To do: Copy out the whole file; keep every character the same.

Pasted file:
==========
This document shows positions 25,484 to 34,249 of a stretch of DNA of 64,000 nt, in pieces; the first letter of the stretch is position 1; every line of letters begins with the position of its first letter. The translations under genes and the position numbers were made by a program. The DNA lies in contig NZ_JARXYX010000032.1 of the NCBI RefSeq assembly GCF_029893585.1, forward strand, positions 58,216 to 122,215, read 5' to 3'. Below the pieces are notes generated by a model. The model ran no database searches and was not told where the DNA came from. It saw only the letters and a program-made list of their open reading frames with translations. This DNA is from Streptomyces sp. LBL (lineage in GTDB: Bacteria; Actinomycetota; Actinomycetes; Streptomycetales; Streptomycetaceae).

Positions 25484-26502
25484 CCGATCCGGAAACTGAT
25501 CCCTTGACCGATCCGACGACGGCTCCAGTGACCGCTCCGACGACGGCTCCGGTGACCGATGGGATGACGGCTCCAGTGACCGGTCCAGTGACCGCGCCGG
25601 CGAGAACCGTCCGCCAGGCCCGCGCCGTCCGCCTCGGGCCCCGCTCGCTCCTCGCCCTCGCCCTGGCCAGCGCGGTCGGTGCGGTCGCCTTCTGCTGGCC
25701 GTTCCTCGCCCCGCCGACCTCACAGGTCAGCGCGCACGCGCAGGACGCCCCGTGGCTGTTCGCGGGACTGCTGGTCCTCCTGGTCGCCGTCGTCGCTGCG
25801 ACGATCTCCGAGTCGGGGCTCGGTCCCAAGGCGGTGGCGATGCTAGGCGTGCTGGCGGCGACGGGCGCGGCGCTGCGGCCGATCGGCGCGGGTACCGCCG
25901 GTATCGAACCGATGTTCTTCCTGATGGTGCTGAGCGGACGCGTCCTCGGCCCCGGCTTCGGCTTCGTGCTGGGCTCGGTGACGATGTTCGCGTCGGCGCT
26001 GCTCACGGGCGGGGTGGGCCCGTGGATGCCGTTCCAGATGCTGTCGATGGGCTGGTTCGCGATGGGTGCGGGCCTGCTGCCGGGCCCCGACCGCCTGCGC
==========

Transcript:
This document shows positions 25,484 to 34,249 of a stretch of DNA of 64,000 nt, in pieces; the first letter of the stretch is position 1; every line of letters begins with the position of its first letter. The translations under genes and the position numbers were made by a program. The DNA lies in contig NZ_JARXYX010000032.1 of the NCBI RefSeq assembly GCF_029893585.1, forward strand, positions 58,216 to 122,215, read 5' to 3'. Below the pieces are notes generated by a model. The model ran no database searches and was not told where the DNA came from. It saw only the letters and a program-made list of their open reading frames with translations. This DNA is from Streptomyces sp. LBL (lineage in GTDB: Bacteria; Actinomycetota; Actinomycetes; Streptomycetales; Streptomycetaceae).

Positions 25484-26502
25484 CCGATCCGGAAACTGAT
25501 CCCTTGACCGATCCGACGACGGCTCCAGTGACCGCTCCGACGACGGCTCCGGTGACCGATGGGATGACGGCTCCAGTGACCGGTCCAGTGACCGCGCCGG
25601 CGAGAACCGTCCGCCAGGCCCGCGCCGTCCGCCTCGGGCCCCGCTCGCTCCTCGCCCTCGCCCTGGCCAGCGCGGTCGGTGCGGTCGCCTTCTGCTGGCC
25701 GTTCCTCGCCCCGCCGACCTCACAGGTCAGCGCGCACGCGCAGGACGCCCCGTGGCTGTTCGCGGGACTGCTGGTCCTCCTGGTCGCCGTCGTCGCTGCG
25801 ACGATCTCCGAGTCGGGGCTCGGTCCCAAGGCGGTGGCGATGCTAGGCGTGCTGGCGGCGACGGGCGCGGCGCTGCGGCCGATCGGCGCGGGTACCGCCG
25901 GTATCGAACCGATGTTCTTCCTGATGGTGCTGAGCGGACGCGTCCTCGGCCCCGGCTTCGGCTTCGTGCTGGGCTCGGTGACGATGTTCGCGTCGGCGCT
26001 GCTCACGGGCGGGGTGGGCCCGTGGATGCCGTTCCAGATGCTGTCGATGGGCTGGTTCGCGATGGGTGCGGGCCTGCTGCCGGGCCCCGACCGCCTGCGC